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research-article

Actuator Design and Flight Testing of an Active Microspoiler-Equipped Projectile

[+] Author and Article Information
Dooroo Kim

Woodruff School of Mechanical Engineering, Georgia Institute of Technology, Atlanta, Georgia, 30332
dooroo@gatech.edu

Laura Strickland

Woodruff School of Mechanical Engineering, Georgia Institute of Technology, Atlanta, Georgia, 30332
lstrickland12@gmail.com

Matthew Gross

Guggenheim School of Aerospace Engineering, Georgia Institute of Technology, Atlanta, Georgia, 30332
msgross42@gmail.com

Jonathan Rogers

Woodruff School of Mechanical Engineering, Georgia Institute of Technology, Atlanta, Georgia, 30332
jrogers8@gmail.com

Mark Costello

Guggenheim School of Aerospace Engineering, Georgia Institute of Technology, Atlanta, Georgia, 30332
mark.costello@aerospace.gatech.edu

Frank Fresconi

Guided Weapons, Weapons and Materials Research Directorate, U.S. Army Research Laboratory, Aberdeen Proving Ground, Maryland, 21005
frank.e.fresconi.civ@mail.mil

Ilmars Celmins

Weapons and Materials Research Directorate, U.S. Army Research Laboratory, Aberdeen Proving Ground, Maryland, 21005
ilmars.celmins.civ@mail.mil

1Corresponding author.

ASME doi:10.1115/1.4036808 History: Received October 27, 2016; Revised April 28, 2017

Abstract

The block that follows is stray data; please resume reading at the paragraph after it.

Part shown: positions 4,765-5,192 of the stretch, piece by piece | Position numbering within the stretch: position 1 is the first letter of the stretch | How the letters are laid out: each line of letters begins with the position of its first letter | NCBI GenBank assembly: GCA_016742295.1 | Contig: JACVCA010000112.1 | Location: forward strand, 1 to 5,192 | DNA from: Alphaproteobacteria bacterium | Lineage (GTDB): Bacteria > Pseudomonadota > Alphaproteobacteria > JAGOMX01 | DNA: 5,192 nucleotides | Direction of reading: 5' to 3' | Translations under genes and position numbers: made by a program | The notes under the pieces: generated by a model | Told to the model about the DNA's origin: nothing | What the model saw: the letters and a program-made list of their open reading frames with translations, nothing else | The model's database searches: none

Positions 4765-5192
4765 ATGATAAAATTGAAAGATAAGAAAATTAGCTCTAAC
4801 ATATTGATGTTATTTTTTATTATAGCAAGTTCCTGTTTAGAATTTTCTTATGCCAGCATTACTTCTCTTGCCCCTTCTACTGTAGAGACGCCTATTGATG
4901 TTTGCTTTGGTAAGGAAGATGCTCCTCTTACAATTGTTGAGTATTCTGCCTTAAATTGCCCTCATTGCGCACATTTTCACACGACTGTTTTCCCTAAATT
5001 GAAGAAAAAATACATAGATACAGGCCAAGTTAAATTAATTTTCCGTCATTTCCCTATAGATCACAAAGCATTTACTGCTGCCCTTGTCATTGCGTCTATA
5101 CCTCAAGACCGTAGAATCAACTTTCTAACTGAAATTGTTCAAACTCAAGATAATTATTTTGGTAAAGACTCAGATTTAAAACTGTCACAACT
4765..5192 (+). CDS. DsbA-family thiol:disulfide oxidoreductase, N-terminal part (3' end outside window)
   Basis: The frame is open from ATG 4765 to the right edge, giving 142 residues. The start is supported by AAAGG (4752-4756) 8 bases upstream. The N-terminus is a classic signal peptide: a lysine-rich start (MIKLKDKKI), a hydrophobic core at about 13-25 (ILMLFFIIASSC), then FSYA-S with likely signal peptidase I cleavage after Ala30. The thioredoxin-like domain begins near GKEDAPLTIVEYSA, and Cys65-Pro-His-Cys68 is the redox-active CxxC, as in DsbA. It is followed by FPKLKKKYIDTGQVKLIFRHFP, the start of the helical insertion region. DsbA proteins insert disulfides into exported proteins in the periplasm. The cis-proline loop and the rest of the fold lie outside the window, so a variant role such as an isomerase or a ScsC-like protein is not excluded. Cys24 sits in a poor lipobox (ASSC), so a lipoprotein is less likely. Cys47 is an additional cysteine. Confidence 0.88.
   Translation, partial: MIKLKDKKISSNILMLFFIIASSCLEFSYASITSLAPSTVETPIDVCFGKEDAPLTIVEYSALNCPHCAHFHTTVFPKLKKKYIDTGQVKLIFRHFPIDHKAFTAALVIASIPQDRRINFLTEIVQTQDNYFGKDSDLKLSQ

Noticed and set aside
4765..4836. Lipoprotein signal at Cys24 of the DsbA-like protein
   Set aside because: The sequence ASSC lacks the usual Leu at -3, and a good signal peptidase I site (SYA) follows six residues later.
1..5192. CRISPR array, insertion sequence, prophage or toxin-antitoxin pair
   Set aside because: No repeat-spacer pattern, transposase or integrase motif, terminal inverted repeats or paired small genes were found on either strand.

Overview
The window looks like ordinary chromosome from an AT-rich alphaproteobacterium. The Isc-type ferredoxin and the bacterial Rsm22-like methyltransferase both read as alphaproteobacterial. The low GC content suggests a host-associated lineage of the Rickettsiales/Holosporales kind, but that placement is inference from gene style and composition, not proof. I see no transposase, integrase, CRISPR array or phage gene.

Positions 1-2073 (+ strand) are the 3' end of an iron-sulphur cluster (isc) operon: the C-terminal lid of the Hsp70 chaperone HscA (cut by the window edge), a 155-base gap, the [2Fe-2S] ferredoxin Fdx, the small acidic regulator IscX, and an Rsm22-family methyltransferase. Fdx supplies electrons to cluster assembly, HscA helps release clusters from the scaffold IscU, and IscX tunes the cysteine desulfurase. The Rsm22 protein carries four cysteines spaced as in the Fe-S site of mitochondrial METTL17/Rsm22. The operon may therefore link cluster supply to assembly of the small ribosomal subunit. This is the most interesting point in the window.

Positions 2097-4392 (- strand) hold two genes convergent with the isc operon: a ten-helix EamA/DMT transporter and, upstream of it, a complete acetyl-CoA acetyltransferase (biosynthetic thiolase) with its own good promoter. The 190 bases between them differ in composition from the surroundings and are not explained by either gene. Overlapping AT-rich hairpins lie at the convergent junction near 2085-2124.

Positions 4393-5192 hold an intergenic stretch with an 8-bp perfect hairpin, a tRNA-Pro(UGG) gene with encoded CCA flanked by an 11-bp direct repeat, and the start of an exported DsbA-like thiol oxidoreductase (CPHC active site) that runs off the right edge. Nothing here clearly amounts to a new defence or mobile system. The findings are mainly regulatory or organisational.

Actively controlled gun launched projectiles require a means of modifying the projectile flight trajectory. While numerous potential mechanisms exist, microspoiler devices have been shown to be a promising control actuator for fin-stabilized projectiles in supersonic flight. These devices induce a trim force and moment generated by the boundary-layer shock interaction between the projectile body, rear stabilizing fins, and microspoilers. Previous investigations of microspoiler mechanisms have established estimates of baseline control authority, but experimental results have been restricted to cases in which the mechanism was statically deployed. This paper details the design and flight testing of a projectile equipped with a set of active microspoilers. A mechanical actuator is proposed that exhibits unique advantages in terms of robustness, simplicity, gun-launch survivability, and bandwidth compared to other projectile actuator mechanisms considered to date. A set of integrated test projectiles is constructed using this actuator design, and flight experiments are performed in which the microspoilers are oscillated near the projectile roll frequency. Data obtained from these flight tests are used in parameter estimation studies to experimentally characterize the aerodynamic effects of actively oscillating microspoilers. These predictions compare favorably with estimates obtained from computational fluid dynamics. Overall, the results presented here demonstrate that actively controlled microspoilers can generate reasonably high levels of lateral acceleration suitable for trajectory modification in many smart-weapons applications.

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